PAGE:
March 5, 2005 |
Like many teenagers, Brendan Hager doesn't have to be dragged out of bed to go to school. He sets his own routine when the morning bell tolls. "Wake up in the morning, see how my blood sugar is and then give myself the first shot," Hager said. It is the first of what commonly are four injections of insulin for Hager, a junior at Conestoga and a Type 1 diabetic who learned long ago to cope with his disease, and succeed despite it. Hager is the starting point guard for the Pioneers boys' basketball team, which opens play in the PIAA Class AAAA state tournament tomorrow against District 3's Red Lion at Carlisle High School.
December 7, 2004 |
A Bucks County nurse charged with murdering her husband with an insulin shot must remain jailed until her trial, a judge ruled yesterday. Jean Saxon is ineligible for bail because Pennsylvania law forbids it for defendants facing potential life sentences, Bucks County Court Judge Mitchell Goldberg said at a bail hearing. A grand jury indicted Saxon, 45, of Levittown, on a first-degree murder charge Nov. 18. She is accused of lethally injecting her estranged husband, Jerry, apparently as he slept in his Bensalem apartment on March 17, 2003.
December 6, 2004 |
A promising treatment has some diabetics seeing a future without the burden of insulin injections. But the procedure - an infusion of insulin-making cells - does not help every patient and often stops working over time. That mixed success story emerged last week at a Philadelphia conference on the status of islet cell transplants, an experimental therapy that some scientists think could lead to a cure for diabetes. "We have made exponential progress over the past several years, but we still have a long, long way to go," said James Shapiro, who directs the islet transplant program at the University of Alberta in Edmonton, Canada.
December 6, 2004 |
There was much that Jerry Saxon didn't know about his wife, Jean, and many things he chose to ignore, according to friends and family members, court records and police. While Jerry Saxon, 52, was planning to build a house and a new life with Jean, she was planning to move in with another man, court documents allege. While he was looking forward to dinner with her the night before he was found unconscious, she was searching the Internet for a clever way to kill him, police say. While he lay in a coma, clinging to life, she was phoning his employer to see whether she could cash in on his remaining vacation days, according to a grand jury presentment.
November 19, 2004 |
A Bucks County nurse was charged yesterday with murdering her estranged husband by injecting him with insulin that she allegedly stole from her employer. Jean Saxon, 45, of Levittown, is being held without bail in Bucks County prison on charges of first-degree murder, theft, possession of a controlled substance, and tampering with evidence. According to a grand jury presentment, Saxon injected her non-diabetic husband, Jerry Saxon, 52, with insulin apparently as he slept in his Bensalem apartment on March 17, 2003.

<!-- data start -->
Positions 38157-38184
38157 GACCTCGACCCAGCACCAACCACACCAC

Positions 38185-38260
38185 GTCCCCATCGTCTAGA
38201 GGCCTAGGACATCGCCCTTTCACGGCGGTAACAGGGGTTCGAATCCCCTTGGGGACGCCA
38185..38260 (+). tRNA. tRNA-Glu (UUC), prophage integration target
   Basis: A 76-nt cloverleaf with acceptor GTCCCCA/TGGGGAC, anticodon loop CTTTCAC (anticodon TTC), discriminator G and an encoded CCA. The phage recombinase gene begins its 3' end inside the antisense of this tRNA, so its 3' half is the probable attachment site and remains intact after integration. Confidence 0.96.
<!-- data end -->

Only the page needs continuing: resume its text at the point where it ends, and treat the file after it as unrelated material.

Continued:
July 21, 2004 |
What's good for your heart likely is good for your head, according to a growing number of studies on the risk factors for Alzheimer's disease. Four studies released yesterday in Philadelphia added more evidence that Alzheimer's and cardiovascular disease were related somehow. They found connections between memory function and high blood pressure, good cholesterol, diabetes and insulin levels. "This evidence has been accumulating in big studies . . . over the past two or three years," said Hugh C. Hendrie, codirector of the Center for Alzheimer's Disease and Related Neuropsychiatric Disorders at Indiana University.
December 11, 2003 |
A state police helicopter searched unsuccessfully yesterday for a Delaware County man with a history of diabetic disorientation who has been missing for a week. "There's nothing to report," said Ridley Police Lt. Charles Howley. "It's like he just vanished into thin air. " There are growing concerns that James Amabile, 38, of the Folsom section of Ridley Township, has run out of insulin, on which his life depends, and about exposure to the snow and subfreezing temperatures of recent days.
October 3, 2003 |
As a pharmacist, I am surrounded every day by medicines to treat numerous medical conditions - everything from osteoporosis to hypertension to diabetes. But, until one day last year, diabetes, like many other diseases, was just an abstract part of a day's work. On that fateful spring day, my wife and I learned that our precious 3-year-old daughter, Kailyn, had Type 1, or juvenile, diabetes. That means her body does not produce insulin, which is necessary for the body to use sugar.
August 8, 2002 |
Eating a meal when it is convenient. Indulging in sweets once considered off-limits. Waking up less often at night to go to the bathroom. Such are the little pleasures that make diabetes an ever more manageable disease. As the American Association of Diabetes Educators gathers in Philadelphia this week, the good news is that new treatments allow people with diabetes to live better. The bad news is that more Americans - more overweight than ever - are getting diabetes, and getting it earlier in life.
July 25, 2002 |
His pleas for help were ignored, so Jose Santiago-Perez, a diabetic and a heroin addict, spent the last day of his life vomiting and writhing in a Philadelphia prison cell - becoming so thirsty that at one point, other inmates say, he drank from a toilet. His death, on Sept. 16, 2000, was the result of "a systemic failure" and was evidence of prison medical care "in chaos," District Attorney Lynne M. Abraham said yesterday. But she said no one would be criminally charged for the inaction that allowed Santiago-Perez, 28, to die. His death will cost the taxpayers, though.